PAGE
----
In a world trying to lean more toward sustainability and environmental friendliness, imagine not watering your lawn as often, using a lot of fertilizer or even mowing it as often. These are all possibilities today.
Cal Poly landscape architecture professor David Fross will speak about landscape diversity and sustainability at the SLO Botanical Garden on June 11.
“He is a huge advocate for using native plants,” landscape architecture junior Ryan Burger said. “These plants are a lot more sustainable because the plants are more adapted to this environment. He even has his own nursery that he takes his students to, which is truly amazing.”
Burger said he has learned a lot about native plants in his classes. He said it is a growing trend in society lately because native plants last longer and are easier to care for because they do well in the weather and are from the area.
Fross is the co-author of the book “Ceanothus, California Native Plants for the Garden and Reimagining the California Lawn.” The event is part of his book tour.
He said it took approximately two years to write the book, and the topic came up due to drought issues in western North America.
“This specific event will focus on lawns and how there are many design alternatives to replace a traditional lawn,” Fross said.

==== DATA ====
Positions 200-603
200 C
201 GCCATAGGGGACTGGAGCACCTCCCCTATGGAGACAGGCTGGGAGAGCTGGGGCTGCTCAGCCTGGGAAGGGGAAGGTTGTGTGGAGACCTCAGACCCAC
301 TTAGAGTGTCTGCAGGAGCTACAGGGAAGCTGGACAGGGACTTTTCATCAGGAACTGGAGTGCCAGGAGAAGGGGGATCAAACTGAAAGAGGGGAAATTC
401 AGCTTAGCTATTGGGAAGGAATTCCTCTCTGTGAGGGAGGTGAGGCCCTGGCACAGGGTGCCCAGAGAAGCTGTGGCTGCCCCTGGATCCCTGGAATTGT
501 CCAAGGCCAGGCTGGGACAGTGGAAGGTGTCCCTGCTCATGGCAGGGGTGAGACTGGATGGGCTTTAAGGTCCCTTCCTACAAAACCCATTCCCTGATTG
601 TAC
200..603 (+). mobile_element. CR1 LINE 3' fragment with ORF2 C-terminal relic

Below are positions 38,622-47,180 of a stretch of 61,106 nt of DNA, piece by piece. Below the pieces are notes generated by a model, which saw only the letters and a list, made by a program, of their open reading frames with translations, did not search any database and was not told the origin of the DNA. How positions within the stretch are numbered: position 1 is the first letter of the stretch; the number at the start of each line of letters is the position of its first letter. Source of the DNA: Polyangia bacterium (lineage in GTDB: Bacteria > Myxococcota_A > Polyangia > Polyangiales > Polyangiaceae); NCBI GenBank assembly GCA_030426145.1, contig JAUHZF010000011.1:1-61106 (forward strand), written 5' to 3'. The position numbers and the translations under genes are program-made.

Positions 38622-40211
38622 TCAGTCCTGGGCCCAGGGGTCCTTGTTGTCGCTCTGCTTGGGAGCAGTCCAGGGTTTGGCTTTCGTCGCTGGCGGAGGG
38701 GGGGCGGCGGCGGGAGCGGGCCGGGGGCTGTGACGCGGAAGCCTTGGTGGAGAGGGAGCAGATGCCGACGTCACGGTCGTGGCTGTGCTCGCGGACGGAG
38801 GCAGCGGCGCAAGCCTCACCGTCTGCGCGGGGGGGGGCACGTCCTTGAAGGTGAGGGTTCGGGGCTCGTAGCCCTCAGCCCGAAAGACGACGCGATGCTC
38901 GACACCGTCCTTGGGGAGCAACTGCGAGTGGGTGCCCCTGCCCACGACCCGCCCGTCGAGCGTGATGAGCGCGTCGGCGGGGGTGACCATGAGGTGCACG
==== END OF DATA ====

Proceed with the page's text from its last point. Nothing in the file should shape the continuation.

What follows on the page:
Some alternative lawn styles include greenswards, meadows, cobblestone and gravel gardens that add diversity and sustainability to diversity.
Fross said many people don’t know how impractical their lawns are but don’t know about alternatives that can be used. Through his classes at Cal Poly, his book and events like this one, Fross said “he hopes to better educate the population on their improved options for gardening especially in this area.”
Lindsey Collinsworth, press release director at SLO Botanical Garden, said Fross was chosen by a program committee that chooses a different professor or community member each month to help inform the public on what is up and coming in environmental awareness.
“At the garden we try and focus on education and connecting people back with nature,” Collinsworth said. “We want them to get to know the plants that we rely on, and work to get a more sustainable lifestyle. We also try and get people more interested in gardening.”
The SLO Botanical Garden is located on 150 acres of land across from Cuesta College off Highway 1. When the garden is completed, it will be the only garden of its kind in the United States because it is devoted to systems and plants of the five Mediterranean climate regions of the world.
The garden aims to build a partnership between people and plants to increase understanding of the natural environment.
The event will be held at the SLO Botanical Garden from 1 to 3 p.m on June 11 and costs $5 to attend. The gardens are open seven days a week from dawn until dusk. The Saturday at the Garden events are held on the second Saturday of each month.